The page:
BATON ROUGE — After some controversy over how to distribute the first of the Deep Horizon oil spill recovery payments, the Louisiana Senate took action last week to reroute $7 million from the state attorney general’s office to the governor’s coastal office.

The state received a $20 million payment for fees and costs associated with the oil spill lawsuit. Another $19 million was paid recently for natural resource damage assessment costs, Ruth Wisher, a spokeswoman for the AG’s office, told the Louisiana Record.

In total, the state will get $6.8 billion from BP for the Deepwater Horizon spill in 2010. Most of it will go toward coastal recovery projects, but some of the payments have other purposes.

Besides litigation costs, lawmakers were able to earmark $200 million of the economic damage payments to help balance this year’s budget, Sen. Eric LaFleur (D-Ville Platte), told the Record.

“It was to go to the overall loss of revenue in the state,” LaFleur said of the $200 million.

But Gov. John Bel Edwards and Attorney General Jeff Landry disagree on how to handle the recent payment. Treasurer John Kennedy asked lawmakers to resolve the dispute, which it did with Thursday’s vote. The action was added to a budget bill that passed the Senate and is headed to the state House of Representatives.

The governor setup the coastal office to create a central place for all the payments to be deposited, LaFleur said.

“Basically, it is law that when these funds come in, send it to coastal,” he said. “It’s setup to handle all the proceeds.”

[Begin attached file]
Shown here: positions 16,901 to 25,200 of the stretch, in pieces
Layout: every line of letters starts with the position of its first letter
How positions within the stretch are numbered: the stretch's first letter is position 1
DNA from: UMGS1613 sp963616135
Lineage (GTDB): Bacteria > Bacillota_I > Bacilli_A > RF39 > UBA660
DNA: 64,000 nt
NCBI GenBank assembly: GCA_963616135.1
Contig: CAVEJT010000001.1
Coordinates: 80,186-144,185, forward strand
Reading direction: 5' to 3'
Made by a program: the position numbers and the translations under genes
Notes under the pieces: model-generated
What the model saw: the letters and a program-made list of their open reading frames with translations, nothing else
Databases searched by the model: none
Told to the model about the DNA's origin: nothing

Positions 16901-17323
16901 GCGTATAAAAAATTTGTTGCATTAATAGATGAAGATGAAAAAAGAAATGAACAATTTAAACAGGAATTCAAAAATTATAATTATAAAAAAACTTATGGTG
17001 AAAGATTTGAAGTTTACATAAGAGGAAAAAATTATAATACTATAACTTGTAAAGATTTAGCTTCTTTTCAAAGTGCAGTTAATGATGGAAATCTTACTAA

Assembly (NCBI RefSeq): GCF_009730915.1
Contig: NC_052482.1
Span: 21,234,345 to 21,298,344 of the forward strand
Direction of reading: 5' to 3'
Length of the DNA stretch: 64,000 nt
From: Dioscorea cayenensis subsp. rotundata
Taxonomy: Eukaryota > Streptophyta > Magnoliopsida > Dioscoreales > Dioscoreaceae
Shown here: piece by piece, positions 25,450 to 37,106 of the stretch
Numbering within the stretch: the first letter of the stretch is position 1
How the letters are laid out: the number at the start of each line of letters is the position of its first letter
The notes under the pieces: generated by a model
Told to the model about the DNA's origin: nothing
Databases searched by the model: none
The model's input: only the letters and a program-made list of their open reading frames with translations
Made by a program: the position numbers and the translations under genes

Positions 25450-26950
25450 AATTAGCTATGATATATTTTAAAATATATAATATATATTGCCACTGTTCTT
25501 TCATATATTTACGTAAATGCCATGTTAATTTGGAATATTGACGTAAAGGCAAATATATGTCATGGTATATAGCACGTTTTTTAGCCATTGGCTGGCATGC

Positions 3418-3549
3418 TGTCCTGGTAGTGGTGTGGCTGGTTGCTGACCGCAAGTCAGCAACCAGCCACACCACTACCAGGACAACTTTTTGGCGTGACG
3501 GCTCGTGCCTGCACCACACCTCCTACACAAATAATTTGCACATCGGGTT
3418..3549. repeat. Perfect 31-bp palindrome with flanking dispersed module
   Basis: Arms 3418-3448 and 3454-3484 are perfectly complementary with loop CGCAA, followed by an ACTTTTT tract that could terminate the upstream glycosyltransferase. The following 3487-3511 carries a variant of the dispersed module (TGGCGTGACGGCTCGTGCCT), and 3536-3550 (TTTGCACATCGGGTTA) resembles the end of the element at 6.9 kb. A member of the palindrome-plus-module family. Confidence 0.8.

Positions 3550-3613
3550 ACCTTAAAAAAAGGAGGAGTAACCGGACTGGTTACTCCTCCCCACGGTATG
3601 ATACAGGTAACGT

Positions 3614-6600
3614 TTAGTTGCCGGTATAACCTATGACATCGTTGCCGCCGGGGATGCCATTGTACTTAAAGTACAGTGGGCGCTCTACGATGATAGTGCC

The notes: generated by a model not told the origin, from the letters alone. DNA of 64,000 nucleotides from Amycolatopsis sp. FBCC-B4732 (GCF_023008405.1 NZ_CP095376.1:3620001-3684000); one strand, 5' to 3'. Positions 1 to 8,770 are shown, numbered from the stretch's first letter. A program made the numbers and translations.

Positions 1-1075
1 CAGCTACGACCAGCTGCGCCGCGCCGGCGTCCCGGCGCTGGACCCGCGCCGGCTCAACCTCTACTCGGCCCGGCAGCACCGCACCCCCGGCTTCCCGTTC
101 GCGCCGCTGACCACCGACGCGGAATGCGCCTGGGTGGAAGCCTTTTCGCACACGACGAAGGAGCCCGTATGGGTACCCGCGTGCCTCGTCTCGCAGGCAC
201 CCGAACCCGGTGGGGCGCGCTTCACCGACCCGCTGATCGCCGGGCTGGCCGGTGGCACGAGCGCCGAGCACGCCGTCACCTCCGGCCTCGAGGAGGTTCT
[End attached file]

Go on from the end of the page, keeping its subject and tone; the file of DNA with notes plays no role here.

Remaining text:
That way everything is accounted for and a protocol is established to check how each dollar can be spent.

“This is going to permanently put in place the policy that we need to ensure that those dollars are spent correctly,” LaFleur said.

The state Department of Treasury originally sent Landry’s office $7 million to cover legal expenses related to the lawsuit. The governor’s administration had said the AG should get $5 million and treasury should get $16.6 million to repay a loan to the AG’s office from state reserves that reimbursed legal expenses.

The two recent payments to cover litigation costs and natural resource damage assessment costs replace money the state already spent, Wisher said.

”We believe the money borrowed from the treasury should be repaid from an even split between these two pots of money," she said. "The remaining funds should be distributed in accordance with pre-existing appropriation directives from the legislature or current legislative will."

Landry has said the $7 million reversal could harm operations at his office, the AP reported.

LaFleur said that while the AG budgeted up to that amount, records show it should only be reimbursed for approximately $4.3 million. The coastal office will handle reimbursing those documented expenses.

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